6 months ago

ESC Annual Report 2018


EDUCATION SOLUTIONS This is in addition to: - Regular Head Start-related agenda items, - Head Start training, - Policy Council report - Other required written reporting materials such as monthly financials, Child and Adult Food Coordinated Food Program (CACFP), Eligibility Recruitment Select Enrollment Attendance (ERSEA), credit card and federal correspondence reports Communities are ready to invest 3 Our strong partnership with Access Family Care, the local Federally Qualified Health Care center, has resulted in Access applying for a grant to increase the number of Head Start dental clinics it operates from 5 to 26 per year. 3 Wildcat Glades Audubon Center included Head Start in a nature education grant and provided multiple learning experiences for Head Start children in the Joplin Area. 3 When informed about our community needs assessment findings regarding food and hunger needs, the Lamar Head Start parent group started a food bank for families. 3 The Carl Junction Lion’s Club held a pancake feed to raise funds for new vision screening equipment for Early Head Start. 3 H&R Block has adopted Head Start as its community partner and has made several donations to the program. They have also conducted seminars for the policy council, staff and parent groups on financial planning and taxes. 3 After sharing the experience of VROOM (a parent-focused brain building mobilefriendly initiative) in our program, the City of Joplin’s strategic planning effort, One Joplin, has decided to promote VROOM city-wide as one of its child and family literacy strategies. Over 6,000 flyers and information cards will be available in doctor offices, city buildings and non-profits. Three PSA videos have been created and are being shown on all local television stations. We encourage every family in our program to sign up for VROOM. 3 Partnerships with several local libraries will result in more books for our families to own. Our partnership libraries are Granby, Joplin and McDonald County who provide books for the families who participate in the program. 3 A partnership with Freeman Health Systems resulted in a community-wide conference on toxic stress and the creation of a Childhood Resiliency Council. 3 New partnerships have been developed with the Carthage Family Literacy Council, the Lamar School District, City of Joplin, Southwest City First Baptist Church, Noel Public Housing Authority and three private child care providers as a result of the EHS-CCP grant. 36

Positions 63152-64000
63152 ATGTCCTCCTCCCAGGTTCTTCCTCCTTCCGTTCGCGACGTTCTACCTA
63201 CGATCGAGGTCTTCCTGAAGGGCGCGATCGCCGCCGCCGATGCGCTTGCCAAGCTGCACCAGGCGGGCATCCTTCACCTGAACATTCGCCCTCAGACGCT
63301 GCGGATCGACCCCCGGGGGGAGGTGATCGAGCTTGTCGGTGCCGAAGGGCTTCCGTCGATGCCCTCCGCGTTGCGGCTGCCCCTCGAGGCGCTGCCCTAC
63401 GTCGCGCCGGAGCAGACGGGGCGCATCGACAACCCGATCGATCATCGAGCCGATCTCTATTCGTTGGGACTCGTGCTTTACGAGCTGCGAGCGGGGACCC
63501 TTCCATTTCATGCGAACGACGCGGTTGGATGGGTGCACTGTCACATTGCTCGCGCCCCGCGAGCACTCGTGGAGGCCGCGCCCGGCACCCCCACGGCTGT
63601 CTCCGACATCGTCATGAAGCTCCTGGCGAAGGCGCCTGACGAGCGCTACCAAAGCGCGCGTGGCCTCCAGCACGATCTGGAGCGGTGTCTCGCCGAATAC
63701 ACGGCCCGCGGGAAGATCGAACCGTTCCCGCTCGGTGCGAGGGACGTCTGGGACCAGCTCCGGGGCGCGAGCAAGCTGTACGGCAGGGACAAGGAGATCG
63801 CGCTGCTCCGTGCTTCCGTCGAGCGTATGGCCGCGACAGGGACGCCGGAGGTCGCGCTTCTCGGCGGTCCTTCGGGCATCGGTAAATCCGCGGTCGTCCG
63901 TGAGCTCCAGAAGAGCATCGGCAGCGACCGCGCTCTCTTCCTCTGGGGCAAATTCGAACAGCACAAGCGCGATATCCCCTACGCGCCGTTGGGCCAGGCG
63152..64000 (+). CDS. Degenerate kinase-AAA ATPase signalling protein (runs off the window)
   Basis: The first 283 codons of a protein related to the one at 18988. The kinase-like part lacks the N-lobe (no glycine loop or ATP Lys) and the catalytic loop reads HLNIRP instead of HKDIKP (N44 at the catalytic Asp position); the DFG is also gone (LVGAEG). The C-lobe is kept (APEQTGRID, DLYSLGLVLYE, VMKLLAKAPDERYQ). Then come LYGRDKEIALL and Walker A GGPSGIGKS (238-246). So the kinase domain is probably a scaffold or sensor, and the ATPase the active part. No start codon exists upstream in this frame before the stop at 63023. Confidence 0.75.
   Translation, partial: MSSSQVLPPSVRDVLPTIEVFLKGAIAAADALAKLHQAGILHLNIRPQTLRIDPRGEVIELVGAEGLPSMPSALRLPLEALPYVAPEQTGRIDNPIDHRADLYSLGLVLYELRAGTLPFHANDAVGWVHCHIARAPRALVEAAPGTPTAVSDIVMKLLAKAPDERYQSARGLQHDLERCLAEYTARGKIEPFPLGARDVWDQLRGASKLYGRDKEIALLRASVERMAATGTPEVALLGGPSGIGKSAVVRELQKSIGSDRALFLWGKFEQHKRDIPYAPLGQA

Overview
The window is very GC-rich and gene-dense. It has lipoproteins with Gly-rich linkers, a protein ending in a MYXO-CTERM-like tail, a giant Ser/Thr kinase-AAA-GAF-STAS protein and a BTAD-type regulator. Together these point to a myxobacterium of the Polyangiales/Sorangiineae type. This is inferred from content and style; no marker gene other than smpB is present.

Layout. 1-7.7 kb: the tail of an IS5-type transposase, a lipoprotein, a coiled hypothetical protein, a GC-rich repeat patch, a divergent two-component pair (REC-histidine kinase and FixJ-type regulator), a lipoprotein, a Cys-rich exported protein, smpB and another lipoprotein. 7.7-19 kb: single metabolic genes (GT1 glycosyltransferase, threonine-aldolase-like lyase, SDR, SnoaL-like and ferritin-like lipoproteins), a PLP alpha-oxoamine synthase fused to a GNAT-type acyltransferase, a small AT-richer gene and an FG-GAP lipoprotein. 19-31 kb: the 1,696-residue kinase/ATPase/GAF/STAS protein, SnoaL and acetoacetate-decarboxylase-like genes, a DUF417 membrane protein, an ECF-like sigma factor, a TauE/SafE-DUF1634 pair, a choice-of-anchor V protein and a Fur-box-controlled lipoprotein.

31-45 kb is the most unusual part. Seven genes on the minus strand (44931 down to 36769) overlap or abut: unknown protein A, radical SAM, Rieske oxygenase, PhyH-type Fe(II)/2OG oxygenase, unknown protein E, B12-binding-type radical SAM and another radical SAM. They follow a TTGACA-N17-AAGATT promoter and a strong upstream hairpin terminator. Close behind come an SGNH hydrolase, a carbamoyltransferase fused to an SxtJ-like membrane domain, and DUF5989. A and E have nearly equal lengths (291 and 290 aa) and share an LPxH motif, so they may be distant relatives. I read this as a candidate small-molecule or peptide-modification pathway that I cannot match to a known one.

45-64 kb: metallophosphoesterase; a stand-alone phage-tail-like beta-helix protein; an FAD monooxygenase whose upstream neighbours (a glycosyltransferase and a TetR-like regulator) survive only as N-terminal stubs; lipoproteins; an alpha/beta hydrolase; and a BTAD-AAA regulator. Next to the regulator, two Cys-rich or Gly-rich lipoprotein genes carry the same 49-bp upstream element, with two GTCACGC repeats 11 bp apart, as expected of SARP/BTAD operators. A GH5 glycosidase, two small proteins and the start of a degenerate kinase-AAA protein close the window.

EDUCATION SOLUTIONS FISCAL GOALS • Our Agency audit had no findings or reportable concerns. • The program identified a community need for more child care and met that need with a new $6 million Early Head Start-Child Care Partnership grant. • In response to foodrelated needs identified in our Community Needs Assessment, we applied for and received six “Farm to Preschool” mini-grants. • In response to mental health needs identified in our community assessment and self-assessment, we partnered with Freeman Health System to apply for a grant from the American Academy of Pediatrics and served as the fiscal agent. • Last year, we exceeded our non-federal match requirements by over $350,000 dollars. • We have improved our financial reporting system in order to analyze bi-weekly payroll reports and monthly costs per center. • Our hiring of a construction manager in the EHS-CCP grant has resulted in significant cost, time and compliance benefits in meeting the grant requirements. ENOLLLMENT AND HEALTH SERVICES Over 1,000 children and families are served by the program each year in the four county area. The program maintains its full enrollment each month within the requirements of the program. A large waiting list of children is FAMILY SERVICES Head Start and Early Head Start are mandated to serve the families in the community who kept for any openings that may occur. ESC’s Head Start and Early Head Start program serves just under 50% of the estimated eligible population. The chart below shows the enrollment for each month. Head Early Total Funded % Month Start Head Enrolled Slots Start January 609 192 801 801 100% February 609 192 801 801 100% March 609 192 801 801 100% April 603 192 795 742 107% May 598 192 790 742 106% June Closed 191 191 742 99% July Closed 192 192 742 100% (EHS only) August 550 192 742 742 100% September 550 192 742 742 100% October 549 192 741 742 99% Self-Sufficiency Need are most in need. The program assists families to overcome barriers to self-sufficiency. Families Served Emergency/Crisis Intervention 291 Housing Assistance 134 Mental Health Services 133 English as a Second Language (ESL) Training 63 Adult Education 126 Job Training 84 Substance Abuse Prevention 44 Substance Abuse Treatment 10 Child Abuse and Neglect Services 51 Domestic Violence Services 13 Child Support Assistance 40 Health Education 821 Assistance to Families of Incarcerated Individuals 13 Parenting Education 839 Relationship/Marriage Education 35 Financial Asset Building 173 37

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